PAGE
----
July 21, 2008EconomyForeign AffairsIndiainternational relationsPakistanpeace processSecuritytrade

Trading for peace

Can Pakistan make the change?

This is an archived blog post from The Acorn.

While the crisis in Pakistan’s international and domestic politics gets a lot of attention, arguably the more worrisome one is the one enveloping its economy. To even attempt to address these crises, Pakistanis must change their mindsets towards India. Why, there is resistance to even accord India a most-favoured nation (MFN) trading status because many don’t like the sound of it. So it is good to see the Daily Times go all the way and argue for bilateral free-trade.

After decades of subordinating economics to politics we are now at a crossroads. The primary crisis in Pakistan is economic despite the fact that we keep distracting ourselves with other less relevant issues. The politics that has constantly overridden economics has not succeeded but it persists in our mental attitude. Arguments given above have long been refuted by circumstance; only those whose ideology was thus hurt did not care to take account of it. When the embargo was placed on imports from India under General Zia-ul Haq, the reason was political; and the economic wisdom of Dr Mahbubul Haq was defeated by a federal secretary who put forward the theorem that helping India profit from trade with Pakistan was a betrayal of the Kashmir cause”.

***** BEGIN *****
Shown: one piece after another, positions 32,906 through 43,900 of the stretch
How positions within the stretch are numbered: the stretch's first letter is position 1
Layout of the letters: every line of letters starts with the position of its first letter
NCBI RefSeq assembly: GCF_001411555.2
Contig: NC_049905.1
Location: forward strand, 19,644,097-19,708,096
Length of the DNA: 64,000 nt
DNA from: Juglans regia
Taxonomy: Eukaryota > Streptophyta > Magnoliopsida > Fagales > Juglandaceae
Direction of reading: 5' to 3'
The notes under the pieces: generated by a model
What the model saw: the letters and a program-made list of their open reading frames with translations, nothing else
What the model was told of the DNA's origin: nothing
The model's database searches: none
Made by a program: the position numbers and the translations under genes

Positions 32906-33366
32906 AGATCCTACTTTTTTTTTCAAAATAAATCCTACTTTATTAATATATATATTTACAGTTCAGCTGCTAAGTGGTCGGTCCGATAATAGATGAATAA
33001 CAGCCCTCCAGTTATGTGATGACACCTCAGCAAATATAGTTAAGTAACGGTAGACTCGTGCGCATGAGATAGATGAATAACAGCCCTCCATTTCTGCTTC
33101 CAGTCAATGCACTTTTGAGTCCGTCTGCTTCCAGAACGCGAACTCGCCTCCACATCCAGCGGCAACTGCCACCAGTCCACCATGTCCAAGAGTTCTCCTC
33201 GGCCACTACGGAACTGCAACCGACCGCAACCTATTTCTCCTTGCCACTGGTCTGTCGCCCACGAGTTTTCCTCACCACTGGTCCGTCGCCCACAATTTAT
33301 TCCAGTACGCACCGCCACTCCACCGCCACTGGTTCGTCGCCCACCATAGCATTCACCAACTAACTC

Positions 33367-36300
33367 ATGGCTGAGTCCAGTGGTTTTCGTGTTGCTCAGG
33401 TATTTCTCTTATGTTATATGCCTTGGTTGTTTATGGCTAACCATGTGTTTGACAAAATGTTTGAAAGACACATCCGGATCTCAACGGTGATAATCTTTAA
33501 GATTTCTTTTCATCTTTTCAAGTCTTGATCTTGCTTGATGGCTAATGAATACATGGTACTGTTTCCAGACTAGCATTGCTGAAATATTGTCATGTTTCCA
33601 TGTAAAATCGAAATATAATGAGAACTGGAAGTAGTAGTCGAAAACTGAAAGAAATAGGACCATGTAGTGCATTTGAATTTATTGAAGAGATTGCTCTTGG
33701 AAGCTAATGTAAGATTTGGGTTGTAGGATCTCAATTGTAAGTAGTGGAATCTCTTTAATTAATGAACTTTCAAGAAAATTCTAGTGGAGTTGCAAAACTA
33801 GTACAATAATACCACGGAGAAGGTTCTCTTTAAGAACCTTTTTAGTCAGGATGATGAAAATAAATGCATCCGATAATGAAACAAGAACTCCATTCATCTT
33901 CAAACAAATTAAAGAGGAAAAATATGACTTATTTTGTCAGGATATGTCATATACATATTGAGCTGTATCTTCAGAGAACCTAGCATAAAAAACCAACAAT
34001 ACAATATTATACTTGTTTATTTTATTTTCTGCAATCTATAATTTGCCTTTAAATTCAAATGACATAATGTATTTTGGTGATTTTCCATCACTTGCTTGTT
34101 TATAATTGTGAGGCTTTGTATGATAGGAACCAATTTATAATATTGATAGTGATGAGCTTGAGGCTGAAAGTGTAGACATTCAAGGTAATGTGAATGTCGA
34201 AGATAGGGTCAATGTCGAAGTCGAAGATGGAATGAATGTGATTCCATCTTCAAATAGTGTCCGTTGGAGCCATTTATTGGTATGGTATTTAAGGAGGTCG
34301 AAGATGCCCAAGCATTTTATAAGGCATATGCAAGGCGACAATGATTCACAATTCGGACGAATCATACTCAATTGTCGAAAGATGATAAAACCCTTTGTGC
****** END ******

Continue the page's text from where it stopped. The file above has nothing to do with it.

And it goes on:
The theory of not relying on Indian imports has been disproved over time, to the disappointment of the intelligence agencies. From Gen Zia’s 40 items we are now importing 1500, most of them strategic raw materials. And we have not been let down” or become dependent” on India in any negative way. On the basis of this experience, in fact, we would be well advised to create an interest group” in India comprising exporters to Pakistan. (There is already a beginning of it in Punjab, Haryana, and Delhi Chamber of Commerce and Industry.) The intermeshing of economic interests is always more reliable compared to political compacts made when there is little mutual trust. On the other hand, the profit motive” is blind to politics and endures beyond the alarums of war and finally compels states to allow peace to prevail for profit”.

Pakistan has signed free trade area (FTA) agreements with Iran, China, Sri Lanka and Malaysia, but no increase in Pakistani exports to these countries has occurred because of the unstable situation in Pakistan. Therefore, it is hardly valid, on the basis of this trade imbalance theory”, to block trade with India. Imports of Indian raw materials and some other items are attractive because transport costs are relatively low across the border. If the increase in Indian imports is expected to be 30 percent, it will displace the import of the same volume of more expensive imports from elsewhere. This will help Pakistan cut its manufacturing costs and reduce the level of inflation. In fact, the whole theory of trade is built on the notion of comparative advantage and there is much advantage to Pakistan in trading with India. [DT]



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